Today's news

May 18, 2004


Stop moaning, says exams chief
As the exam season began today the head of the Qualifications and Curriculum Authority, Ken Boston, made an outspoken attack on those who wail "dumbing down" every year as the pass rates improve, calling it an exclusively British phenomenon, demoralising to young people and debilitating to society.
( Guardian )

Baby boomer universities come of age
Four decades after earning their Royal Charters, the "baby-boomer" universities have come of age as a modern academic elite. Warwick, York, Loughborough and Bath have risen into higher education's premier league to challenge the traditional dominance of Oxford, Cambridge, Imperial College London and University College London. Such "Ivy League" notables as Bristol, Edinburgh, and King's College London already trail in their wake. Other upstarts from from the 1960s generation of universities, including Newcastle, Aston and Essex, are also gaining ground.
( Times )

Competition grows keener for English and history
Demand for places to study English has become so great that all of the top five UK institutions expect a minimum of two A grades and a B at A level. The same is true for history, while all but two of the top ten in history of art seek at least three Bs.
( Times )

Clarke recommends school house systems
Education secretary Charles Clarke yesterday encouraged large state secondary schools to introduce public school-style house systems to help to prevent pupils from feeling overwhelmed by large institutions and falling behind in their studies. American schools had already established the "schools within schools" approach, but it was barely known in the UK, he said.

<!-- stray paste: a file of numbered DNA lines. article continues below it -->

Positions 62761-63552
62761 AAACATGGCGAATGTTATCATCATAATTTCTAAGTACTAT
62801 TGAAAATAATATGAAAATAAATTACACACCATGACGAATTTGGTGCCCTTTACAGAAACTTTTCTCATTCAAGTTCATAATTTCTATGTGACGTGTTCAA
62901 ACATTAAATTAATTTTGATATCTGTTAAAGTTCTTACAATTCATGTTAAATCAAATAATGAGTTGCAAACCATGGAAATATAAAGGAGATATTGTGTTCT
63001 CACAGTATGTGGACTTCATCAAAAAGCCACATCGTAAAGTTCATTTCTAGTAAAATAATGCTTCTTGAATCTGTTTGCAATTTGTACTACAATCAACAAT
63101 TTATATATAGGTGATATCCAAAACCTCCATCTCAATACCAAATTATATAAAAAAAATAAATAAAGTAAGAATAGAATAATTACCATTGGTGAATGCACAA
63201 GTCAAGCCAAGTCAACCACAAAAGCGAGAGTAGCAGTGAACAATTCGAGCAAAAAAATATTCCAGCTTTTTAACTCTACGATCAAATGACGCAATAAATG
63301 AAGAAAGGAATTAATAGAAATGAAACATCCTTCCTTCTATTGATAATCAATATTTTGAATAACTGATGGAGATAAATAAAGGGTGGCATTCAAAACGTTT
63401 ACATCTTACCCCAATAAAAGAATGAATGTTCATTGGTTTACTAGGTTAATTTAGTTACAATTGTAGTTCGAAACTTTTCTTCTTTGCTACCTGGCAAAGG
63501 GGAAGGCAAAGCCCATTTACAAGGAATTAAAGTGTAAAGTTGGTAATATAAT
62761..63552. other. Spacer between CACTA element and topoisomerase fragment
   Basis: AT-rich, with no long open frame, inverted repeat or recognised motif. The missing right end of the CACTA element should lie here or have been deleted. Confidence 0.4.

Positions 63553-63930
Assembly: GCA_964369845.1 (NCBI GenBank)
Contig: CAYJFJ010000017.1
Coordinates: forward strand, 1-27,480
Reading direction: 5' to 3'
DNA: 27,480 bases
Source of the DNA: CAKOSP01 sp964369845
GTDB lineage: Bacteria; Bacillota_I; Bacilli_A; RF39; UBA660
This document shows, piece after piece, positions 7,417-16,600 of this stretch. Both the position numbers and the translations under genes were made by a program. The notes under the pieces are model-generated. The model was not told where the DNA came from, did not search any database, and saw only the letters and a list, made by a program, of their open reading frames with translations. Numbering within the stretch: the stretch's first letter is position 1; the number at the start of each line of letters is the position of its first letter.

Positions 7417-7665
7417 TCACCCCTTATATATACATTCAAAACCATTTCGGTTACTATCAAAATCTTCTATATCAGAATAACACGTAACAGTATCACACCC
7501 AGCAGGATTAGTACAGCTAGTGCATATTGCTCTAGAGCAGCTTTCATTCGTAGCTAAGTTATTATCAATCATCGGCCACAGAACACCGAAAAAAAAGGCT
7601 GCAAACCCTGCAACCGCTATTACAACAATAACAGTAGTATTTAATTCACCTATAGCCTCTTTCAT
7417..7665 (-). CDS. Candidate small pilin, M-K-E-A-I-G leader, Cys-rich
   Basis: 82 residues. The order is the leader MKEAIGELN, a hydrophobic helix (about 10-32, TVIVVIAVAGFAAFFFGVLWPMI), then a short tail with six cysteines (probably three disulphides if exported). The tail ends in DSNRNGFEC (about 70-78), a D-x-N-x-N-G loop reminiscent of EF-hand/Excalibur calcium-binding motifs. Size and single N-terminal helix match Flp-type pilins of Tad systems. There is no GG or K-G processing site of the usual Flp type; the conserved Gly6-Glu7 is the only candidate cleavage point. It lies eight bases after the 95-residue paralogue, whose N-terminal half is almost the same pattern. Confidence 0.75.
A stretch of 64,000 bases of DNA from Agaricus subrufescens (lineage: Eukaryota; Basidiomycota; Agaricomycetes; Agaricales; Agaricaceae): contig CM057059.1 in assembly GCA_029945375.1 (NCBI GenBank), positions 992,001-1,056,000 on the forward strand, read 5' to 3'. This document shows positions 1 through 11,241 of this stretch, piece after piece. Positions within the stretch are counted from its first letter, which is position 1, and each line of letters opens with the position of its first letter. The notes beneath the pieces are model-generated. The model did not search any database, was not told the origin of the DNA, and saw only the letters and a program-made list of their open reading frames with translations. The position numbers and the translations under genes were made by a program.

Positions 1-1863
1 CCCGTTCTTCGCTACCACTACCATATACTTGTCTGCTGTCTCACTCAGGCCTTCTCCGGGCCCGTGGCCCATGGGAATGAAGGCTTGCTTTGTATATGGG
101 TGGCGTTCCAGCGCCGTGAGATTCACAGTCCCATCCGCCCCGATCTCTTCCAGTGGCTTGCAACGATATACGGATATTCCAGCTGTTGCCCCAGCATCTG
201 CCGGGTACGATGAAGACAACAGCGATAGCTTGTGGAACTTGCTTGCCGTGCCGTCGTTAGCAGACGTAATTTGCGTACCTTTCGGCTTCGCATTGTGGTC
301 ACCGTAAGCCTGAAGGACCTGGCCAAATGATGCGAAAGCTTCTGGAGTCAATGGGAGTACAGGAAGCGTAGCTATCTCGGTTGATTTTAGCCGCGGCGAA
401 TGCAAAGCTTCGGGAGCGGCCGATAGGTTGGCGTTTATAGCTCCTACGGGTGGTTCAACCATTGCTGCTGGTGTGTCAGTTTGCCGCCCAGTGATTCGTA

( Guardian )

Miliband outlines life lessons of summer
Summer schools for clever children are helping to smash the "old boys network" that governs who gets ahead in life, David Miliband, the school standards minister is expected to claim today to coincide with the publication of an Ofsted report on summer schools. The report hailed the government's summer academies a success, but found that 400 of the 900 places available last year were unfilled.
( Guardian )

Learning and Skills Council calls in branding agency
The Learning and Skills Council, Britain's biggest quango, has announced that it will be rebranding.
( Guardian )

Tapping the new alumni
Graham Henderson, vice-chancellor of the University of Teesside, says that endowment fundraising is not just for the rich institutions. New universities can get a lot out of it too.
( Guardian )

Where have all the young men gone?
Investigation into the growing gender gap that is appearing in UK higher education.
( Guardian )

Praising profit-making Arizona
What the UK can learn from a university where everyone pays fees and academics do little research.
( Guardian )

Student law supplement
Sixteen pages of wise counsel for would-be lawyers.
( Times )

Dirty homes bug hygiene scientists
Scientists at the International Scientific Forum on Home Hygiene today launched a major demolition of the "hygiene hypothesis" which suggests that our clean, sterile modern homes could be a cause of rising allergies in the UK, and warn that tolerating dirt could lead to a rise in harmful bugs and infectious diseases. While hand-washing and other hygiene measures can prevent infections, the scientists say that there is no evidence that too much cleanliness in the home or personal hygiene contributes to allergies.
( Guardian )

Brain scans prove teenagers are children at heart
Researchers at the US National Institutes of Mental Health in Bethesda, Maryland, US, have found that the part of the brain involved with higher reasoning is the last to mature, which could explain teenage angst and sullen behaviour. They report their findings in Proceedings of the National Academy of Sciences .
( Independent )

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